My thoughts on Tact public beta
December 21, 2021
My hobby project Tact is now available as public beta.
- Get Tact for iOS, iPadOS or macOS
- Read our public beta announcement post
- Public discussions and bug reports: github.com/tact/public
- Connect with us on Tact: Jaanus or Priidu
- Read my thoughts on Tact from earlier this year
Tell me more
This was all the “official” info and links you need to get started with Tact. I’d like to add some color with fresh thoughts, as they have crystallized through this past year of working on Tact.
Sometimes it’s easier to say what something isn’t. This reflects the design and focus of Tact, where we intentionally said “no” to a lot of things at the project outset.
No personal data. We feel very strongly about this, and think Tact shines here. We do not have access to your communications, and do not want or ask for any personal data. It’s common for mobile communication tools, even the ones that claim to be “private”, “end-to-end encrypted” and all that, to start the relation by asking for your phone number, or siphon in your whole address book to do “contact matching” or whatever they call it. We’re not saying they all misuse the data, but the most private data access is always no access at all. Tact does not ask for your phone number, e-mail address, address book access, or anything else. The only thing that we ask at the outset is your name. It does not have to be real: use your first name, pseudonym, nickname, or anything else. You can optionally also set a picture (again, no requirements for what it represents), and that’s it.
No final form. What you see today in Tact public beta is the first pass. A sketch. A question. A provocation. Does this make sense? Should we continue? You’ll see bugs and rough edges. Priidu and I are our own biggest critics. It pains us to not build everything we imagined, and not build everything to perfection in the first pass, but, “great artists ship”.
No hyperbole. The world and specifically the technology industry are full of big empty words, a lot of crazy fast change, and just the sense of things rushing by and leaving you behind. We’re tired of this, and make Tact “for the rest of us”. We don’t claim to “change the world”. We just make a chat app.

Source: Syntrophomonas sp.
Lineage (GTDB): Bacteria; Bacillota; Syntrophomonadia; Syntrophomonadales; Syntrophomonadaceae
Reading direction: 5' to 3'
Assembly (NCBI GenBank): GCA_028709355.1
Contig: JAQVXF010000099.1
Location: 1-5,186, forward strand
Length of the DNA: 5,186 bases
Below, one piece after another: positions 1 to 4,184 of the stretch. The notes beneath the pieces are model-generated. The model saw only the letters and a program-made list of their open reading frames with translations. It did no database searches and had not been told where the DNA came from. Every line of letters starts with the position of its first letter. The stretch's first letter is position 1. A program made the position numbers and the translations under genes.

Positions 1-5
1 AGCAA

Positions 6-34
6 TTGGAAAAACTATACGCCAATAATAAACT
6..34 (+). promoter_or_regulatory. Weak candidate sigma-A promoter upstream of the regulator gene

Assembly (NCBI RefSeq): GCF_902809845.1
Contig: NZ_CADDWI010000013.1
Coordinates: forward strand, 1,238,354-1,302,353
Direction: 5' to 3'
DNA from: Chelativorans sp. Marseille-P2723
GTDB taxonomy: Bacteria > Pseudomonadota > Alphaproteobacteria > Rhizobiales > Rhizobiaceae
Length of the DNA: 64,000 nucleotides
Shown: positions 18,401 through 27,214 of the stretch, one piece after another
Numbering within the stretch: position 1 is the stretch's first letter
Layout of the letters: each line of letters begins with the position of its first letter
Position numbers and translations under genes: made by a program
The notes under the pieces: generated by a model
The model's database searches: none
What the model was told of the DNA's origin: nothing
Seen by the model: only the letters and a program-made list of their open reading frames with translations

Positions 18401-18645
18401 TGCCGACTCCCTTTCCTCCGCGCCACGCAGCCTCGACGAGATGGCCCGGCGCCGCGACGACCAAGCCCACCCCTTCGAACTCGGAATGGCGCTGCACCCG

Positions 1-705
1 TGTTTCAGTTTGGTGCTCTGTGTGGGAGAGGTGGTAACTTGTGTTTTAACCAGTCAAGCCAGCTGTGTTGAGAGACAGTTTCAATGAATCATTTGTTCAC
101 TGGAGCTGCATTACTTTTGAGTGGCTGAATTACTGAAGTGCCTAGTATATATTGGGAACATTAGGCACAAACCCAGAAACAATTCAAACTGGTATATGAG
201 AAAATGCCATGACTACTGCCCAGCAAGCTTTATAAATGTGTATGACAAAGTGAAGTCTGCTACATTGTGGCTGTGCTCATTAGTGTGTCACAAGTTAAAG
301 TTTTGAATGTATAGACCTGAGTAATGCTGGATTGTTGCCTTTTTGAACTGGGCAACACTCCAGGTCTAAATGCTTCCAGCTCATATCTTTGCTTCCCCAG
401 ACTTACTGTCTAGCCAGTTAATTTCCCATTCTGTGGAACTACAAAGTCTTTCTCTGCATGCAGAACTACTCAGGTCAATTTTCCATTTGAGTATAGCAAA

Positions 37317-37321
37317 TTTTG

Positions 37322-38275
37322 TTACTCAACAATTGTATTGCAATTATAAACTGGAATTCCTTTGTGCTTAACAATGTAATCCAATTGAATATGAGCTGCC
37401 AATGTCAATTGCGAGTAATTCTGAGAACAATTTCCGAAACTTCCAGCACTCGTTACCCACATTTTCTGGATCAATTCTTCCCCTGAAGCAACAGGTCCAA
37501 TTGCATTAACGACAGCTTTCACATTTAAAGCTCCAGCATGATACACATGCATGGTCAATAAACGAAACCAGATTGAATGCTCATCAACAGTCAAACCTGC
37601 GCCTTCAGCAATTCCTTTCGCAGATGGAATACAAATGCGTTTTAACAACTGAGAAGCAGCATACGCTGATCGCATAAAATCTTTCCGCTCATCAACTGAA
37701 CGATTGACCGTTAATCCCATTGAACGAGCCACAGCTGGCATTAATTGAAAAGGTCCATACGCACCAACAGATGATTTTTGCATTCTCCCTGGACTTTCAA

No discovery. There is no way to discover other people who use Tact, and connect directly with them. You connect with other people in Tact by directly sharing invitation links. Sure, you can publish it to your website if you choose, but you can also just directly share it with a loved one and no one else. You won’t have any unwanted “connection requests”.
No Android. For many technical, business and philosophical reasons, we built Tact for Apple platforms, and this remains so for the foreseeable future. It’s what Priidu & I care about the most, and where we want to focus.
No funding. We took Tact to this point without external funding. Priidu and I put countless hours into it over the past months, and we’ve used our own savings to hire a few great Apple platform engineers to help us build. We’ll need a new plan in the new year, be it shipping a paid product, obtaining external funding, shutting the project down, or any other number of avenues. Time will tell.
No calling. No other fancy realtime features either. We chose to limit the scope of this initial version to what we can build and maintain ourselves. Calling certainly fits into the Tact general vision, but we’d need to find our own unique angle. Until then, FaceTime works great, and you can share FaceTime links in Tact for a fairly seamless experience.
No ads. We can’t exactly say what the future of Tact looks like, but we can sure as hell say that it will not involve ads as the primary means to fund our business. Ads have their place in the app business, but Tact is not that place.
Okay. That was a lot of noes. What are the yesses? What do we stand for?
Craft and technical excellence. There’s always more work to do, but we’re pretty happy with the current technical state of Tact. It’s small, it has design intention behind it, it starts fast, it’s reliable, it doesn’t use a whole lot of CPU or memory. It’s just a decent iOS and macOS app—fully native, of course, on all platforms where it runs.